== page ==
It also shows a problem CD Projekt and GOG have. The lack of advertisement. I've just read a case where someone bought The Witcher 3 on Steam because he didn't know that GOG is part of CD Projekt (YES!). He would have preferred to buy it here on GOG because he could have supported CD Projekt. But it was too late.
GOG's main problem is that people associate PC gaming with Steam. There are many trailers, news, etc. on different gaming sites that only mention Steam although a GOG version of a game exists. They usually post links to the Steam store. I know some people who prefer buying DRM-free games, but they end up buying the Steam versions because they don't know that a GOG version exists. And this is most likely also the problem with the GOG version of Supraland.
Personally I think all that you wrote is 100% correct.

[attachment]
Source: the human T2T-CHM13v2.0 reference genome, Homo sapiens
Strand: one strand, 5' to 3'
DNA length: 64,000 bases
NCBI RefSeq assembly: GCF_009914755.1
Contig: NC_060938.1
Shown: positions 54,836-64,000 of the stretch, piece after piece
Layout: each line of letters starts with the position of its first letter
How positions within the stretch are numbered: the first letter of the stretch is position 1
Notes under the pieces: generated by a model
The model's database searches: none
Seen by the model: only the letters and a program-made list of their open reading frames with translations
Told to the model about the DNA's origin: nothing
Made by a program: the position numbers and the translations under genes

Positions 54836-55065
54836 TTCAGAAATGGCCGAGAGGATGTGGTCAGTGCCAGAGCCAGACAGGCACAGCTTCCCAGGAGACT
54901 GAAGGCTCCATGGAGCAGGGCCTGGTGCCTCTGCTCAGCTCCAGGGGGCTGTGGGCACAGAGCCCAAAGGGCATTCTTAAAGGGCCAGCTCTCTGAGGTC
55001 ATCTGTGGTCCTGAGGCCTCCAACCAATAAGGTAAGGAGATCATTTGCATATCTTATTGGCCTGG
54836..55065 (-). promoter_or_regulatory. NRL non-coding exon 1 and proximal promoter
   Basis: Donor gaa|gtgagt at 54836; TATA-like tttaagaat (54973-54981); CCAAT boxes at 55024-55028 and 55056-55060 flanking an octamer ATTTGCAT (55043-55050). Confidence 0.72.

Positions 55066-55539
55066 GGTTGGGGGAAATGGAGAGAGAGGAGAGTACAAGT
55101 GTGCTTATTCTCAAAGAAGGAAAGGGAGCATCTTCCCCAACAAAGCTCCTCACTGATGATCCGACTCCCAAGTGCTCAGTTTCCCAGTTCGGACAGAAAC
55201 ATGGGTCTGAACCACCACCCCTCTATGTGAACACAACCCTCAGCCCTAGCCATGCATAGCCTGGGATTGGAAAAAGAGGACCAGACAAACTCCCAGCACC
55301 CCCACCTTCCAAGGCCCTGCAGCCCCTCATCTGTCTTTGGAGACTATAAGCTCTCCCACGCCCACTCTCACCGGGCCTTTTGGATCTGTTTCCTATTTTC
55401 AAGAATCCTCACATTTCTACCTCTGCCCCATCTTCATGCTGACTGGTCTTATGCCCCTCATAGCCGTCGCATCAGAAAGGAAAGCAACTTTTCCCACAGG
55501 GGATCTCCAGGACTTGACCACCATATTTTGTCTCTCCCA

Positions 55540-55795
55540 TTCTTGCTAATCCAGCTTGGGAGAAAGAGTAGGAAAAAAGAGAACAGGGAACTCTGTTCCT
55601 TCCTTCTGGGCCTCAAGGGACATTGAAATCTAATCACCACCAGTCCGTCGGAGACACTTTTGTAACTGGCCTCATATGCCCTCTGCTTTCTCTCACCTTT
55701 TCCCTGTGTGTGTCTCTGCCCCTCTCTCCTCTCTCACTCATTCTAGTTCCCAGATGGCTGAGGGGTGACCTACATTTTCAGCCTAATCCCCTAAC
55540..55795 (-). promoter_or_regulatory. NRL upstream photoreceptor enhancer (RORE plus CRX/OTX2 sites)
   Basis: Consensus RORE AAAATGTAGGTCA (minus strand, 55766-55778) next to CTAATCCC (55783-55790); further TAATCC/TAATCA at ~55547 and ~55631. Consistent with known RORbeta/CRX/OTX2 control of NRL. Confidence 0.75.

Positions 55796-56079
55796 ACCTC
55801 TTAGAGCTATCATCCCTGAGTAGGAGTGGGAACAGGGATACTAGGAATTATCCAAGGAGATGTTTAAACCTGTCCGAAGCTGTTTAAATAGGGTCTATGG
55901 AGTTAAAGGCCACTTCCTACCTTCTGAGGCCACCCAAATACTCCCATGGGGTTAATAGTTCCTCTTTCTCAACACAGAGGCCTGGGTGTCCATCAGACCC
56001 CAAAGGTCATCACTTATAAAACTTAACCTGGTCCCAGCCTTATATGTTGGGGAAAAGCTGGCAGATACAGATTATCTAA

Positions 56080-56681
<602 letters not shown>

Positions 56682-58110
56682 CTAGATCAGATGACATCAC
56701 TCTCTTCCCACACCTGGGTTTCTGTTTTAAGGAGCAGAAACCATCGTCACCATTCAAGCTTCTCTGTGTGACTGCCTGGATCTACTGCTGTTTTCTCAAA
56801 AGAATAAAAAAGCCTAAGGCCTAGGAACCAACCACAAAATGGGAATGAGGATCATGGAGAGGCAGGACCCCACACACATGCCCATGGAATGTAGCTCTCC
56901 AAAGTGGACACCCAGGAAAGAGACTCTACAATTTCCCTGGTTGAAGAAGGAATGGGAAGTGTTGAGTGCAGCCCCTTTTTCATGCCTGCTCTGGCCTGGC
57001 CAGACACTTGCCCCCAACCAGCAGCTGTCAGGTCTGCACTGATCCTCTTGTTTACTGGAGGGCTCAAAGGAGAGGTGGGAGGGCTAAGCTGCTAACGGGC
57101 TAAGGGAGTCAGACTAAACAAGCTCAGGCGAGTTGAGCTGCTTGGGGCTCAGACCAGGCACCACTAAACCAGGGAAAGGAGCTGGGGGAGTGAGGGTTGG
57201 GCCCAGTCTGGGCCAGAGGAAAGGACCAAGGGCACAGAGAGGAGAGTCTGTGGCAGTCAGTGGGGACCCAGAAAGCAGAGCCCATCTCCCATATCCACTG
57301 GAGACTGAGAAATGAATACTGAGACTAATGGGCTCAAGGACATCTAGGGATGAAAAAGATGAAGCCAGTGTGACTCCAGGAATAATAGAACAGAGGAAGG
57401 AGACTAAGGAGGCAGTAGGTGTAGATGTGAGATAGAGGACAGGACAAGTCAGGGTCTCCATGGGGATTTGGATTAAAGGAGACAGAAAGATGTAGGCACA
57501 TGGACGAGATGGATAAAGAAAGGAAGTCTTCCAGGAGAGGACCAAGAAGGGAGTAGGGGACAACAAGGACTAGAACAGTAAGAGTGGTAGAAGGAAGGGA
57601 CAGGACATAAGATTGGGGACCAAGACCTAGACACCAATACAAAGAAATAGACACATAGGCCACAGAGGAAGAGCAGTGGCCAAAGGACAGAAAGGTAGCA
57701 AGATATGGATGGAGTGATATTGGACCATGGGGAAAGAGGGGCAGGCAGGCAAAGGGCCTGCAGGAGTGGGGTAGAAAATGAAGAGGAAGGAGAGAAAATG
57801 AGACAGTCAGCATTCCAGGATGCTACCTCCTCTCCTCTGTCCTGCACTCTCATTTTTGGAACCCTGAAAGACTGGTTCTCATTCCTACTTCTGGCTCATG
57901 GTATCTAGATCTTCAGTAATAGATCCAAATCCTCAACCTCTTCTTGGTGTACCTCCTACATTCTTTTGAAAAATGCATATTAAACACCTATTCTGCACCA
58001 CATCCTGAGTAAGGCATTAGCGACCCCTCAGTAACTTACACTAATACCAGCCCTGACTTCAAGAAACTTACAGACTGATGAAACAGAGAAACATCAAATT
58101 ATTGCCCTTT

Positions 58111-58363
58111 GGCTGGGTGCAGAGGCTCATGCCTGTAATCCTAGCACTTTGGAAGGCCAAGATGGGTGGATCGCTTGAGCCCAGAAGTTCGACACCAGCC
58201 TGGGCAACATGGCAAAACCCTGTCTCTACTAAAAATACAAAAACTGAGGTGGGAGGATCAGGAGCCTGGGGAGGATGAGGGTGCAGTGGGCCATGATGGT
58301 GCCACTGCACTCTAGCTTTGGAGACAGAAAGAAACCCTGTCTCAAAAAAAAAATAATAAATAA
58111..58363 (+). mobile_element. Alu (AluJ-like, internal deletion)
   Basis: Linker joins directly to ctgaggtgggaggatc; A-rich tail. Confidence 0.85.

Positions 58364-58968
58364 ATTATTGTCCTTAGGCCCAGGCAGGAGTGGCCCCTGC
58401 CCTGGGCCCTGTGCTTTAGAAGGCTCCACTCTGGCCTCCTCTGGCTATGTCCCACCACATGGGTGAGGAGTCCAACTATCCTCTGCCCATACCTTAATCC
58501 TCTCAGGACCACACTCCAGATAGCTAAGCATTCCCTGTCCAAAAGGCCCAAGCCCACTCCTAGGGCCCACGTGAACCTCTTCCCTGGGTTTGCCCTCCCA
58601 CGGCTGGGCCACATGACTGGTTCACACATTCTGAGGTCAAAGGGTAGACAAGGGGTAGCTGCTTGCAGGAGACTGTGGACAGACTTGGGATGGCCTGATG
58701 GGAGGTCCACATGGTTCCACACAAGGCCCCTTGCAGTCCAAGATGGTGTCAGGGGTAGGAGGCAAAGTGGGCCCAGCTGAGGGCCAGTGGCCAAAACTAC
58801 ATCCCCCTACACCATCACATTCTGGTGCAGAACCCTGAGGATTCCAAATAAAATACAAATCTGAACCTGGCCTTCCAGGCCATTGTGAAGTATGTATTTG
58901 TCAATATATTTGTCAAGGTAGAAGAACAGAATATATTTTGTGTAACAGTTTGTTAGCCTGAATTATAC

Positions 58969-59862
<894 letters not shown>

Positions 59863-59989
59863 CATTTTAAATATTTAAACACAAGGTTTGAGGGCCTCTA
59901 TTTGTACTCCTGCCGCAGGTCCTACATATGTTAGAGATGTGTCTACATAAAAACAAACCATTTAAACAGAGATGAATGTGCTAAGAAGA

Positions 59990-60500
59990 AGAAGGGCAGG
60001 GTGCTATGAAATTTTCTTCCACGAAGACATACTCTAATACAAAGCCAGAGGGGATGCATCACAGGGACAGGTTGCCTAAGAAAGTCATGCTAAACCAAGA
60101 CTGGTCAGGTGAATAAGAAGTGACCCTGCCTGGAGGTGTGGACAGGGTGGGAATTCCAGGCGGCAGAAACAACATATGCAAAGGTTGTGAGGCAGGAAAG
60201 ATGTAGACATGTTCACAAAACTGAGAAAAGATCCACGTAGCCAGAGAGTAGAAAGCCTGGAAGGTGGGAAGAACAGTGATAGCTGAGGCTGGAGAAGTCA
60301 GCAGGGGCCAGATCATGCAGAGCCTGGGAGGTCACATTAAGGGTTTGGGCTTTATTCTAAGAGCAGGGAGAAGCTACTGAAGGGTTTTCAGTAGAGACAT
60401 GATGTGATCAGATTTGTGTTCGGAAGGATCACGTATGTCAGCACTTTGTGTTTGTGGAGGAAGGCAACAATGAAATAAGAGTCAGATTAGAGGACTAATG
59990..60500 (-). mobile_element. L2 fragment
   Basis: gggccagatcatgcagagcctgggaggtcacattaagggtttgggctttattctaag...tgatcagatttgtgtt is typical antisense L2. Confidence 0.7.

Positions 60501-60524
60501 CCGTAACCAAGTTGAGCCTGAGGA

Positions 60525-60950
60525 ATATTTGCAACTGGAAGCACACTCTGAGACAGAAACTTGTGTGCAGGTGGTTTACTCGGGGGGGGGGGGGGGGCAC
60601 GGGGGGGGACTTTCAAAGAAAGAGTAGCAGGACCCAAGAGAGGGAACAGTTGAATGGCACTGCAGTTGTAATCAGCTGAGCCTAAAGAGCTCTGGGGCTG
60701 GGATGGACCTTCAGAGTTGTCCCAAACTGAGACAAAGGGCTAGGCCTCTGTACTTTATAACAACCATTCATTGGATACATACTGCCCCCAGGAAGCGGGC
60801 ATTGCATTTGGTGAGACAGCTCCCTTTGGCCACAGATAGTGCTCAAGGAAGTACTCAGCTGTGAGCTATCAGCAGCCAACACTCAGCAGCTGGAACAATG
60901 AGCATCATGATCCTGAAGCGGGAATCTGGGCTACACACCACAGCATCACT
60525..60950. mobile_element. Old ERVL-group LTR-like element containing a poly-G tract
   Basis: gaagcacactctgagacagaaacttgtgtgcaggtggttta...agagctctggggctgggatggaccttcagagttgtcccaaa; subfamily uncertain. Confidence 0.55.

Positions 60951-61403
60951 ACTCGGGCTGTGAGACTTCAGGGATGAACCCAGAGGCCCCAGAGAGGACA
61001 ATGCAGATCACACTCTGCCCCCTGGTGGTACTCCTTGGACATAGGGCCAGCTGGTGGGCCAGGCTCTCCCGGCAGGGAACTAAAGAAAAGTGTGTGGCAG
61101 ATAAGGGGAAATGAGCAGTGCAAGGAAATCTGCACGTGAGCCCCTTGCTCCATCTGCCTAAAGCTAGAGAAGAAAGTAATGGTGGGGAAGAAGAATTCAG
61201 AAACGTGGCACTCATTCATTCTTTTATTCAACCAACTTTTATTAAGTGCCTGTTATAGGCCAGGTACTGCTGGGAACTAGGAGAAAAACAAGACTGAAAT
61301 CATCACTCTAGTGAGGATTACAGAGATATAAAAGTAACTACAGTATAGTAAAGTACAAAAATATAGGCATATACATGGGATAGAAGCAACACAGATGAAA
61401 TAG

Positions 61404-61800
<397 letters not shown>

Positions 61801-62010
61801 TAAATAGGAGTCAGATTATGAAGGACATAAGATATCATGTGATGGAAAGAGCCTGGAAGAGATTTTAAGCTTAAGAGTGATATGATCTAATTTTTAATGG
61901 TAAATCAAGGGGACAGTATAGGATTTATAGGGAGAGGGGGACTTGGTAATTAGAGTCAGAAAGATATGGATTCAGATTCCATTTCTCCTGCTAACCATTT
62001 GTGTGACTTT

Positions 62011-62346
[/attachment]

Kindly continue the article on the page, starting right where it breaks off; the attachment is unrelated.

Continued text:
As for the issue of GOG having less publicity and coverage than steam, without trying to enter into any "conspiracy theories", I guess it's safe to say that a heavy part of the videogame industry (mostly the AAA type) has no interest whatsoever in people knowing that there's a DRM-free market for videogames. It's more and more evident, as AAA publishers seem keen to enforce stricter DRM on its products.
The gaming press is also (on my opinion) one of the greatest culprits on this matter, since for many years they always helped to enforce the definition that "steam = pc gaming".
I still remember well how it wasn't until 2013 or 2014 that Rock, Paper, Shotgun
began to acknowledge the existence of GOG. Because, for all the previous years, whenever a game was launched (on both stores) they'd only mention the steam release as if no other stores existed. Until increasing pressure from the readers forced them to finally mention the GOG store for such events.